Tim Bandos, CISO & VP of Managed Security Services, Digital Guardian discusses how businesses can approach a data security RFP that will protect a global remote workforce; and the importance of building a dedicated team whose purpose is remediating the issue or filling in the gap.
Data security has never been more important. Even before COVID-19, cyberattacks posed a major threat to businesses, and the pandemic instantly made companies more vulnerable. The sudden shift to remote working required rapid expansion of corporate networks and introduction of new devices, presenting a daunting challenge for security teams and a tantalising opportunity for malicious actors.
The improvised expansion of security systems has been a gift to cybercriminals as IT teams figure out how to protect a remote workforce. There has been a 62% increase in ransomware globally since 2019, and IBM’s 2021 X-Force Threat Intelligence Index found that cyberattacks on healthcare, manufacturing and energy doubled in 2020, from the previous year.
Security officers aren’t unaware of this increased, evolved threat. The recent wave of data security requests for proposals (RFPs) reflects a shift in the priorities and needs of organisations, who know that the new corporate reality involves distributed, remote teams instead of en masse in-office working. The efficacy of their threat response, however, depends on the quality of their security solutions; these solutions, in turn, rely on comprehensive RFPs.
Given this dynamic, security officers should understand how businesses can create robust RFPs that help safeguard their work in a post-pandemic world. If you’re a security executive undertaking this process, here are a few points to consider in reaching that understanding.
Preparing your RFP
The coronavirus may have introduced new challenges, but the fundamental principles of an RFP haven’t changed. Preparation is still the most important part of the process and the best strategy clearly involves setting up a dedicated team to oversee proceedings and scrutinise the problem at hand.
Before approaching any vendors, organisations must fully understand the issue they are tackling and determine what success looks like. This means setting milestones to track achievement internally and externally, and maximising insight on the issue. Businesses should consider both present and future needs and should consult both security personnel and non-security staff who may have unique perspectives on new security solutions.
Security has no place for pride and gaining outside insight is also crucial. The experience of peers and industry analysts can be critical in sorting out the best solutions and determining the efficacy of vendors’ software. Peer outreach needs a plan to be productive, however, so businesses should draw up a shortlist of vendors – ideally ones these peers have used – for broad discussion.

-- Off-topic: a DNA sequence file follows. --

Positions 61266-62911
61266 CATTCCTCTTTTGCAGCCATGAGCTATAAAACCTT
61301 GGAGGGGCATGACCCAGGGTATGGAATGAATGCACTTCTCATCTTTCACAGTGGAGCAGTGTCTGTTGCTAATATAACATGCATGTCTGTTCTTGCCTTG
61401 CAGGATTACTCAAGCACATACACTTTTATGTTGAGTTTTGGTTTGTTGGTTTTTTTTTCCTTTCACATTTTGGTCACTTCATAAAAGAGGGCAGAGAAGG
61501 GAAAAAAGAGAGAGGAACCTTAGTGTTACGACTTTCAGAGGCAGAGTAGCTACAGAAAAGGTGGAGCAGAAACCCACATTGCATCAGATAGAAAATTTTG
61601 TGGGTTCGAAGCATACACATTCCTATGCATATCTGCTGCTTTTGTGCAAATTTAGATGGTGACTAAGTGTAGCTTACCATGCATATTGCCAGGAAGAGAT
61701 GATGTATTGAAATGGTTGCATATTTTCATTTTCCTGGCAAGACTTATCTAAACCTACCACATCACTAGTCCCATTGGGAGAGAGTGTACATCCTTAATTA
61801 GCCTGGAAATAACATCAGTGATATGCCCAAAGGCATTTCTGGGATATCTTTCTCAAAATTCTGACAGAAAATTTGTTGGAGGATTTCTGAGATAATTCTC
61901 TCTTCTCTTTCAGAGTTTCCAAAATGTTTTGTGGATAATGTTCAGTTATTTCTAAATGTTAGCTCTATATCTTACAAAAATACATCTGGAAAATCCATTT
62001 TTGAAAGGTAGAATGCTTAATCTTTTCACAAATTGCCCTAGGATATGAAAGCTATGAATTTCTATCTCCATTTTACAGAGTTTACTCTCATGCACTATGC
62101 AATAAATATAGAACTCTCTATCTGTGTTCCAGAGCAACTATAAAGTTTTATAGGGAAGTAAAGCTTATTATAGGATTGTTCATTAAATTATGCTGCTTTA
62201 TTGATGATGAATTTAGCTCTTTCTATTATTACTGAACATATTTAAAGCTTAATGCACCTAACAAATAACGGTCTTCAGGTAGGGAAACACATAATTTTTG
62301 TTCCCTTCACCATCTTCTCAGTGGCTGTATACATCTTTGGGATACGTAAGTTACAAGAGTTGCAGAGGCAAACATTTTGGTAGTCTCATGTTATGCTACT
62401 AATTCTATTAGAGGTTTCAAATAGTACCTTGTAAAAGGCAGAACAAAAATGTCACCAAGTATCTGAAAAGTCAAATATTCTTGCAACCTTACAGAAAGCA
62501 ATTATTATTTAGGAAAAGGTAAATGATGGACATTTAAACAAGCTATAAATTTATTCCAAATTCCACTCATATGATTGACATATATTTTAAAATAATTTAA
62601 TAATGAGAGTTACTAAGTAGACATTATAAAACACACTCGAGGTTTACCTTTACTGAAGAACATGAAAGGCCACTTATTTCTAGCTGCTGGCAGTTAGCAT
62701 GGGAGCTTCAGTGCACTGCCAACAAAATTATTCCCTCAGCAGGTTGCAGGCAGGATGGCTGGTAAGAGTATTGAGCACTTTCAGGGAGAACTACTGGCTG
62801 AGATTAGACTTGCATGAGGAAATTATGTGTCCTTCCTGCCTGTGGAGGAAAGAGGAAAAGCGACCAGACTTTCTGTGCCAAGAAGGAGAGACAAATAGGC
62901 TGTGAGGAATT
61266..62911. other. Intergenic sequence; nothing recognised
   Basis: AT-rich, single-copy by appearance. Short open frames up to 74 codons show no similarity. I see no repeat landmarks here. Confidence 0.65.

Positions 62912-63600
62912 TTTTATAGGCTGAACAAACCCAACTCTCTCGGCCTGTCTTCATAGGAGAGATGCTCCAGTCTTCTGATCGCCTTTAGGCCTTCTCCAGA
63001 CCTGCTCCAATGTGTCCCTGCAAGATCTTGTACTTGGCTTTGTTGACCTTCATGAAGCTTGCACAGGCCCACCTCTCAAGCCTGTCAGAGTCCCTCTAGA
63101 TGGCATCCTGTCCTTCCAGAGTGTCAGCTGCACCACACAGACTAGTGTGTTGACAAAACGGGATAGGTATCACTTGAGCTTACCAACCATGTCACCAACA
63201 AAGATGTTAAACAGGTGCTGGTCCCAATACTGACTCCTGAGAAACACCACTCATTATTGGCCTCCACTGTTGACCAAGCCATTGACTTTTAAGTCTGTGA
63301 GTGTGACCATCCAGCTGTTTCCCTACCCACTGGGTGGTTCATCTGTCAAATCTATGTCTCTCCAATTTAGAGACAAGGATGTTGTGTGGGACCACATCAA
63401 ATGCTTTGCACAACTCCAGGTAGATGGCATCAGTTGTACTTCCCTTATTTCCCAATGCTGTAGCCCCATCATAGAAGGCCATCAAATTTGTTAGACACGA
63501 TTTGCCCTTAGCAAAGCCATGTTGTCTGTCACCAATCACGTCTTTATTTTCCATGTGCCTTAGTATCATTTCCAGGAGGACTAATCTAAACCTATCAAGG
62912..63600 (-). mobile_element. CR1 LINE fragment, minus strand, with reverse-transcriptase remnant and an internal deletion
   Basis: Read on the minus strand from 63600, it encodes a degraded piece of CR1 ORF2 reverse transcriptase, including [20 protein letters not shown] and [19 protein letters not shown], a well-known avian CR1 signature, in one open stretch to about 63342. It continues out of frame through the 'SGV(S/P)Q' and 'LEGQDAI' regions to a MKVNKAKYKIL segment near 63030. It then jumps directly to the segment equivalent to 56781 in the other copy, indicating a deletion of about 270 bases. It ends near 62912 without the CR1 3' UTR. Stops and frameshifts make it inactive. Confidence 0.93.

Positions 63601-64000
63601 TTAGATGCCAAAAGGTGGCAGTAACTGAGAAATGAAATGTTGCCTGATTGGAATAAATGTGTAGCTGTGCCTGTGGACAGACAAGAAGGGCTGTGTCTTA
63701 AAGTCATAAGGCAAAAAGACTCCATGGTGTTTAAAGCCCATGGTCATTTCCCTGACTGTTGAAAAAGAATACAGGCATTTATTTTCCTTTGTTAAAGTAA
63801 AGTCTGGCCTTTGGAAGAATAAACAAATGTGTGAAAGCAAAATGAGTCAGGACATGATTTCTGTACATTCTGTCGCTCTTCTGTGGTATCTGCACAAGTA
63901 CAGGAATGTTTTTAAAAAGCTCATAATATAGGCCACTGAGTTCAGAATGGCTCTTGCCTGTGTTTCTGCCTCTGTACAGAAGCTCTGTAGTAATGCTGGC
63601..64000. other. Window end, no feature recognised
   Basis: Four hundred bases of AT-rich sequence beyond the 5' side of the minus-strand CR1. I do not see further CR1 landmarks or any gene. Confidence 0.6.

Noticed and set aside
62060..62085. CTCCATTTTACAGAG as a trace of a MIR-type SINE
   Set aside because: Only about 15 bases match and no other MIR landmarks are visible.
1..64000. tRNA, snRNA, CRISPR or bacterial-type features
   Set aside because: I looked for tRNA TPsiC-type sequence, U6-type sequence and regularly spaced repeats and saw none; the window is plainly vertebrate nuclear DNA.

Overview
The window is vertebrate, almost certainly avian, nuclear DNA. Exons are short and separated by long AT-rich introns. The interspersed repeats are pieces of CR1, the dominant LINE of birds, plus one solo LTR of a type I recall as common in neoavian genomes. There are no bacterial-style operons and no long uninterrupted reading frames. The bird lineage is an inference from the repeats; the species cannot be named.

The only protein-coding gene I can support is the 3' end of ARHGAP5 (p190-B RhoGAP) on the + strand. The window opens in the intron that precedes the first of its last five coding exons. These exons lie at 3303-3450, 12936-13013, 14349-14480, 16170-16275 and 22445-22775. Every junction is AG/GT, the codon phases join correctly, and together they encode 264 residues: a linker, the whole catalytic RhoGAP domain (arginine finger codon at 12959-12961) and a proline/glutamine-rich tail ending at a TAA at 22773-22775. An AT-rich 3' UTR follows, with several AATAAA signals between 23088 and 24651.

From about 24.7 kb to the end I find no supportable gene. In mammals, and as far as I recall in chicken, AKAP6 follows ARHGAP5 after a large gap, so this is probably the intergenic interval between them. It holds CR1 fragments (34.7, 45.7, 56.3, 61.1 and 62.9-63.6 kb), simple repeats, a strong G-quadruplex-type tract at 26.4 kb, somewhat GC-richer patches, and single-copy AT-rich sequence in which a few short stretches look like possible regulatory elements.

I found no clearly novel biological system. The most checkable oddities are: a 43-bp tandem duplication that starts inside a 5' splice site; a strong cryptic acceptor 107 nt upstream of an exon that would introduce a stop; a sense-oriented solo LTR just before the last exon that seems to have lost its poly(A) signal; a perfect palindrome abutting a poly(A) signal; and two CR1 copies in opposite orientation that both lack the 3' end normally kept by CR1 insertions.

Choosing the right evaluation strategy
Upon creating an RFP project team, fully identifying the security issue and identifying a shortlist of potential vendors, you should proceed to the next stage: establishing your RFP’s evaluation criteria. These should highlight your desired solution attributes and let you see how well a vendor measures up.
You should craft several questions that address each of the elements you’re seeking a solution. These questions should determine if a vendor can provide a service and under what circumstances. Making the answers ‘yes’ or ‘no’ – or offering a set of fixed responses – can help eliminate grey areas by forcing a vendor to commit.
A vendor’s answers should feed into a scoring system that is also weighted to reflect your organisational priorities, as some criteria will be more important than others.
Sharing and vetting
Once an RFP has been written you can decide whether to share it externally. Keep in mind: externally share your RFP, expect vendors to tailor their approach to the shared questions. Having a vendor scoring system in place, before external sharing, will therefore help you consistently evaluate vendors, regardless of responses to technical criteria.
Vetting a vendor, of course, extends well beyond an RFP. You should also consider how long each vendor has been operating, the quality of their references and research their churn rate and leadership team to see if they will work well with your organisation.
Making a decision
After all these stages are completed, you should review the vendors you’re considering and make a case for and against each one to determine the overall winner. Whatever the outcome, good organisations will let a vendor know they are out of the running, as soon as they are no longer being considered. Not only is this courteous, but it also makes a good impression if you should ever need a vendor’s services in the future.
Investing this much time and effort in an RFP may seem like overkill. But rigorously assessing vendors is the only way to find a solution that completely addresses a business’s security needs and protects them in a post-pandemic world. If you understand these points, you’re well on your way to crafting a robust RFP.
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